The name Pottle has a rich and ancient history. It is an Anglo-Saxon name that was originally derived from the personal name Phillip. A common medieval English form of the name Phillip is Philpot. Sometimes this got shortened to Pot, and a diminutive suffix could be added: in this case, el. So, someone named Phillip could become known as Potel. They would then pass this name down to their children. Therefore, the surname Pottle means "son of Phillip."
Early Origins of the Pottle family
The surname Pottle was first found in Somerset, where the family held a family seat since ancient times.
Early History of the Pottle family
This web page shows only a small excerpt of our Pottle research. Another 79 words (6 lines of text) covering the years 1243, 1273, 1279, and 1779 are included under the topic Early Pottle History in all our PDF Extended History products and printed products wherever possible.
Pottle Spelling Variations
Before English spelling was standardized a few hundred years ago, spelling variations of names were a common occurrence. Elements of Latin, French and other languages became incorporated into English through the Middle Ages, and name spellings changed even among the literate. The variations of the surname Pottle include Pottle, Pottel, Pottell, Pottale, Potale, Potell, Potelle, Potel and many more.
Early Notables of the Pottle family (pre 1700)
More information is included under the topic Early Pottle Notables in all our PDF Extended History products and printed products wherever possible.
A great wave of immigration to the New World was the result of the enormous political and religious disarray that struck England at that time. Families left for the New World in extremely large numbers. The long journey was the end of many immigrants and many more arrived sick and starving. Still, those who made it were rewarded with an opportunity far greater than they had known at home in England. These emigrant families went on to make significant contributions to these emerging colonies in which they settled. Some of the first North American settlers carried this name or one of its variants:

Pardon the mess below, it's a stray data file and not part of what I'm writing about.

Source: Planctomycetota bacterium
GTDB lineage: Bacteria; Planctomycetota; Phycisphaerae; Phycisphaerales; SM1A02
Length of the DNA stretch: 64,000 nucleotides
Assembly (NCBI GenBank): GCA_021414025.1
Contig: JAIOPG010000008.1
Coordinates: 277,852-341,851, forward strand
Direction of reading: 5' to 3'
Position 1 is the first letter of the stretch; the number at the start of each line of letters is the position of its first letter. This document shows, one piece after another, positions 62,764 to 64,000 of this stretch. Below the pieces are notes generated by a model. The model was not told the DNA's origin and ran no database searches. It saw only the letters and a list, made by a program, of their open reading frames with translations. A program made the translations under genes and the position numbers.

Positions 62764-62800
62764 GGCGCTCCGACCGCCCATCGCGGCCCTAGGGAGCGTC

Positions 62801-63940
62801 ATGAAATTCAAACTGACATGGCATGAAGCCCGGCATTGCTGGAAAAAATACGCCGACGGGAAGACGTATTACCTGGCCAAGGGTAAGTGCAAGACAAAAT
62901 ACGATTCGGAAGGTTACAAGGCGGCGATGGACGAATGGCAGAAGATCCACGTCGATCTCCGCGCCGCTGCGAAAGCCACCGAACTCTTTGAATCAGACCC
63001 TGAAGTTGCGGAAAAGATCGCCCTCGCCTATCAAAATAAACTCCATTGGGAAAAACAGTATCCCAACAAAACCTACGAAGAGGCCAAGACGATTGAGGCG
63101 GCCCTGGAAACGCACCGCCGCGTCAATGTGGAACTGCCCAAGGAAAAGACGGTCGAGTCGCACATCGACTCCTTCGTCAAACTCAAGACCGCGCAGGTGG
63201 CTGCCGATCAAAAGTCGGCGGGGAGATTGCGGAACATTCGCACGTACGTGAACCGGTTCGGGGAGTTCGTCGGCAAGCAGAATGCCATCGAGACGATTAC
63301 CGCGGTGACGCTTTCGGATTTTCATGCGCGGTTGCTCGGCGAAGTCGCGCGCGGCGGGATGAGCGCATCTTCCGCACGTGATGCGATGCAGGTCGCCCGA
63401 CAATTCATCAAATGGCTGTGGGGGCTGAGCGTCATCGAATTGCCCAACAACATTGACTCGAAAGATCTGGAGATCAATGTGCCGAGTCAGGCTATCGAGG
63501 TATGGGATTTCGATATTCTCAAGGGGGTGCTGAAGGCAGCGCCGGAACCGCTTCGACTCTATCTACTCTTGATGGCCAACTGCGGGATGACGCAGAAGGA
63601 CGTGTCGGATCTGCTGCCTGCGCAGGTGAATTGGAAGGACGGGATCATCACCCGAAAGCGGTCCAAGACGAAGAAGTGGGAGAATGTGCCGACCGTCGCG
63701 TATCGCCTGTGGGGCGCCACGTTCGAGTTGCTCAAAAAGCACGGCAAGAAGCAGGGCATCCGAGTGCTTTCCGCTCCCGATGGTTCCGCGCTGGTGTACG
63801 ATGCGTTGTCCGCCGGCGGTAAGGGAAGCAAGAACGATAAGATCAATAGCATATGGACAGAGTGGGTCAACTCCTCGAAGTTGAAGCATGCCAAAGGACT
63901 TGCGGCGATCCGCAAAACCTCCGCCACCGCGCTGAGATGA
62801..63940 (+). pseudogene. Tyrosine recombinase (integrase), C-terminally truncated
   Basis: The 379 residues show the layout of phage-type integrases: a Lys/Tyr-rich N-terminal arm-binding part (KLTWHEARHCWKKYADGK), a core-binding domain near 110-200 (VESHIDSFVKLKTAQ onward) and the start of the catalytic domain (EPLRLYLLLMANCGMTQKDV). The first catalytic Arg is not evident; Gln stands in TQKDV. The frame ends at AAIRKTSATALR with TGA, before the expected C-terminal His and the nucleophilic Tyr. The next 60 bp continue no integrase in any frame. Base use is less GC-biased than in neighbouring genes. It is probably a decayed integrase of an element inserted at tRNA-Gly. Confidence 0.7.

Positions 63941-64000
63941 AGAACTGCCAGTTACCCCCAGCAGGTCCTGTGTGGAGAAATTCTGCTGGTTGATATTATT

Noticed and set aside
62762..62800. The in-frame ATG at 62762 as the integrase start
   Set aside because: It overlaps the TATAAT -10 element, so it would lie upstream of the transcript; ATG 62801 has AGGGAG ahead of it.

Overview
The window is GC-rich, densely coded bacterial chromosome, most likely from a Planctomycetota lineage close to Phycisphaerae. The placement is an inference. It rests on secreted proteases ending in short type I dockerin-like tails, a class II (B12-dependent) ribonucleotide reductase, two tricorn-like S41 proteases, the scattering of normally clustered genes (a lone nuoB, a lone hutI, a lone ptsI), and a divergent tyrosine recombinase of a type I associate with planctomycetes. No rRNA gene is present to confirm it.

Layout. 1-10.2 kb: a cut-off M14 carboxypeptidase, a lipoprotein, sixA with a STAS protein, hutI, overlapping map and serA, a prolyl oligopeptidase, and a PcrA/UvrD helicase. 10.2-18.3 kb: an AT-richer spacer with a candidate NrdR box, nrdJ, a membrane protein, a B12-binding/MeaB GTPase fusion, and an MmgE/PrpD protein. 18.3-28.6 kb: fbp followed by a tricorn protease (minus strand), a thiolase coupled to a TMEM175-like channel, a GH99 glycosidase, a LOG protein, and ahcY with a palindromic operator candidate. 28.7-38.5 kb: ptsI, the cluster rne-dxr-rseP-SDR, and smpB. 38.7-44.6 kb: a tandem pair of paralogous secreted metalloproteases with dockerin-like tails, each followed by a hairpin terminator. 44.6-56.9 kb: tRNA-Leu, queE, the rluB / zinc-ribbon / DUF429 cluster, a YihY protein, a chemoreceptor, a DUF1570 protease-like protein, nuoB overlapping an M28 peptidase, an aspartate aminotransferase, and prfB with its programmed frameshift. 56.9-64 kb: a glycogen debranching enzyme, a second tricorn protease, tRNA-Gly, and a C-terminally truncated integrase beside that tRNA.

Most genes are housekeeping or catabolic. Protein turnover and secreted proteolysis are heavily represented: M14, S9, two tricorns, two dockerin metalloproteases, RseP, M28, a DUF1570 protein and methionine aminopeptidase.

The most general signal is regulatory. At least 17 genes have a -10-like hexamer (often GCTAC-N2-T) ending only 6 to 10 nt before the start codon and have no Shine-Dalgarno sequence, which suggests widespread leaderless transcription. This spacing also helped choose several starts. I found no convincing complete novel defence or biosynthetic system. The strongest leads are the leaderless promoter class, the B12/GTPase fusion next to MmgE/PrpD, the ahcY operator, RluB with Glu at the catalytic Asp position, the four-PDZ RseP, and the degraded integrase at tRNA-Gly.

Pottle Settlers in United States in the 17th Century
Christopher Pottle, who settled in Massachusetts in 1679
Pottle Settlers in United States in the 18th Century
James Pottle, who sailed to America in 1756
Joseph Pottle, who arrived in Boston in 1762
Pottle Settlers in United States in the 19th Century
O Pottle, who arrived in San Francisco, California in 1851 
Henry Pottle, aged 56, originally from Southampton, who arrived in New York in 1897 aboard the ship "New York" from Southampton, England
Pottle Settlers in United States in the 20th Century
Agnes Pottle, aged 21, originally from St. Johns, who arrived in New York in 1907 aboard the ship "Rosalind" from St. John's, Newfoundland 
Wm. James Pottle, aged 44, who arrived in New York in 1920 aboard the ship "Olympic" from Southampton, England
James Pottle, aged 28, who arrived in New York in 1920 aboard the ship "Abbie C. Stubbs" from St. John, New Brunswick 
Florence Mable Pottle, aged 28, originally from London, England, who arrived in New York in 1920 aboard the ship "Adriatic" from Southampton, England
^ Filby, P. William, Meyer, Mary K., Passenger and immigration lists index : a guide to published arrival records of about 500,000 passengers who came to the United States and Canada in the seventeenth, eighteenth, and nineteenth centuries. 1982-1985 Cumulated Supplements in Four Volumes Detroit, Mich. : Gale Research Co., 1985, Print (ISBN 0-8103-1795-8)